Researchers, supervisors, principal investigators, research directors, managers and the executive board members of the institution must always strive to ensure that the standards are fulfilled scrupulously. Non-compliance with them undermines professional responsibility, which harms the research process and the relationship between individual researchers, and possibly also trust in and the credibility of the research.
When the executive board of the institution and the committee or officer referred to in [the next section] are considering the case, the following criteria are particularly important:
Sanctions and other measures
If the executive board of the institution suspects non-compliance with one or more standards, it ensures that the case is examined honestly and fairly. If such non-compliance is indeed established after proper investigation, it may be deemed appropriate to impose sanctions or other measures. The nature and extent of these will depend, among other things, upon whether the non-compliance is found to constitute ‘research misconduct’, a ‘questionable research practice’ or a ‘minor shortcoming’. If the suspicion of non-compliance proves unfounded, appropriate remedial measures are taken.
Whenever ‘research misconduct’ is established, the board of the institution must consider whether it is possible and desirable to impose sanctions. Naturally, any sanction must always be appropriate and proportionate. In serious cases, the institution has the powers to impose penalties within its legal powers, such as a formal reprimand, transfer, demotion or dismissal. A person’s authorization to supervise degrees may also be suspended. Furthermore, the institution may deem it necessary to report the matter to the relevant regulatory bodies or to authorities empowered to impose other administrative, disciplinary or criminal sanctions.
Regardless of whether a sanction ought to be imposed, it is always important to consider whether other appropriate measures are necessary. This is especially so in the event of repeated non-compliance or more-than-occasional breaches of the standards. Even when there is no reason to impose sanctions, failure to comply with the standards cannot remain undiscussed. Researchers must always hold each other, their subordinates, their supervisors, principal investigators, research directors and managers accountable, to ensure that quality assurance is improved, that recurrence is prevented and that adverse effects are remedied or mitigated (e.g. by rectifying or retracting publications). The institution’s board should take measures itself or ensure that others do so. In this respect, it may make a difference whether the matter is a case of research misconduct, a questionable research practice or a minor shortcoming. It may also prove necessary for the institution to take preventive individual or general measures to ensure that research practices are improved, compliance with all standards is maintained and timely detection will take place (see also the duties of care).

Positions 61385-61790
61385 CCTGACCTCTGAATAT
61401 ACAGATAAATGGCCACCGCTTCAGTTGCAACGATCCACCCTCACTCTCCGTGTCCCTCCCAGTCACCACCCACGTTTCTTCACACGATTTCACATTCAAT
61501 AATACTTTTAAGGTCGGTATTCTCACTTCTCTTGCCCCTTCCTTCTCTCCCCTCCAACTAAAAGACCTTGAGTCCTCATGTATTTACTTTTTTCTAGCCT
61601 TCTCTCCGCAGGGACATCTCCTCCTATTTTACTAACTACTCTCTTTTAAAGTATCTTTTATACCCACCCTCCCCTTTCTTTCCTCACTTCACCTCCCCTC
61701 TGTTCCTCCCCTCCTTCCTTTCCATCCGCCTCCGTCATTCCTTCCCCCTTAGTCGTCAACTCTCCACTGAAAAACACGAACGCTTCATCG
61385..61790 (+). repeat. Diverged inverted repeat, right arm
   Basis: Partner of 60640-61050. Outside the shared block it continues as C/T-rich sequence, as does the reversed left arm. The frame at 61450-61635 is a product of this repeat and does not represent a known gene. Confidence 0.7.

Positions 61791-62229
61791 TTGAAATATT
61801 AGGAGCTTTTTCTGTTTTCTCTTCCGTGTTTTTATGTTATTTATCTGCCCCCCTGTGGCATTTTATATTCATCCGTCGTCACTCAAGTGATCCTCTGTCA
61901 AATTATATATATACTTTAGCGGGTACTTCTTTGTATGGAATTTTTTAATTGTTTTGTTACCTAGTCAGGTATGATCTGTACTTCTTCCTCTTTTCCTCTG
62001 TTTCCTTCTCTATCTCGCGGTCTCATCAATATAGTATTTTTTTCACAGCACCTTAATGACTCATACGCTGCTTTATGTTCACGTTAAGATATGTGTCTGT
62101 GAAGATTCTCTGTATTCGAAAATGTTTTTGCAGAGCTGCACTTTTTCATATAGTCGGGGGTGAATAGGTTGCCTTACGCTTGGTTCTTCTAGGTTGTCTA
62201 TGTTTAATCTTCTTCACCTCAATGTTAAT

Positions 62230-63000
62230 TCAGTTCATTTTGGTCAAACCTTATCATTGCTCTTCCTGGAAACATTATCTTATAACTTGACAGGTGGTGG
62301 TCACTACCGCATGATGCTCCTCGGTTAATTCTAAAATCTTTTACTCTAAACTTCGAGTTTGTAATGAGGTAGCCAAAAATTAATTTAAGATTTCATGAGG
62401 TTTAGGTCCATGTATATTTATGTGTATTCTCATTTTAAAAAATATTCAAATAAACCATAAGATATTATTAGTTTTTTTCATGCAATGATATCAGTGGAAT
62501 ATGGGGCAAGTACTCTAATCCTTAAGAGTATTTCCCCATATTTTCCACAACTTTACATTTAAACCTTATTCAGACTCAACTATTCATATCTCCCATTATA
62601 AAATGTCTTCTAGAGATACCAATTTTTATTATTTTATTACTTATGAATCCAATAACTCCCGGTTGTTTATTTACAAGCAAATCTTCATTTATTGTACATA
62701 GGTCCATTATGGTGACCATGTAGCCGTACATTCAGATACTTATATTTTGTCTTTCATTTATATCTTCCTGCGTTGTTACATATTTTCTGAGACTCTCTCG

Complaints and investigations
If research misconduct is suspected, a complaint can be submitted to a relevant committee or officer appointed by the institution. The institution ensures that a scrupulous and fair procedure is in place to deal with any such complaint, including any judgement resulting from it. This procedure is also followed if the executive board of the institution itself considers it necessary to investigate possible research misconduct, even without receiving a complaint.
The following basic principles apply to the consideration and investigation of complaints.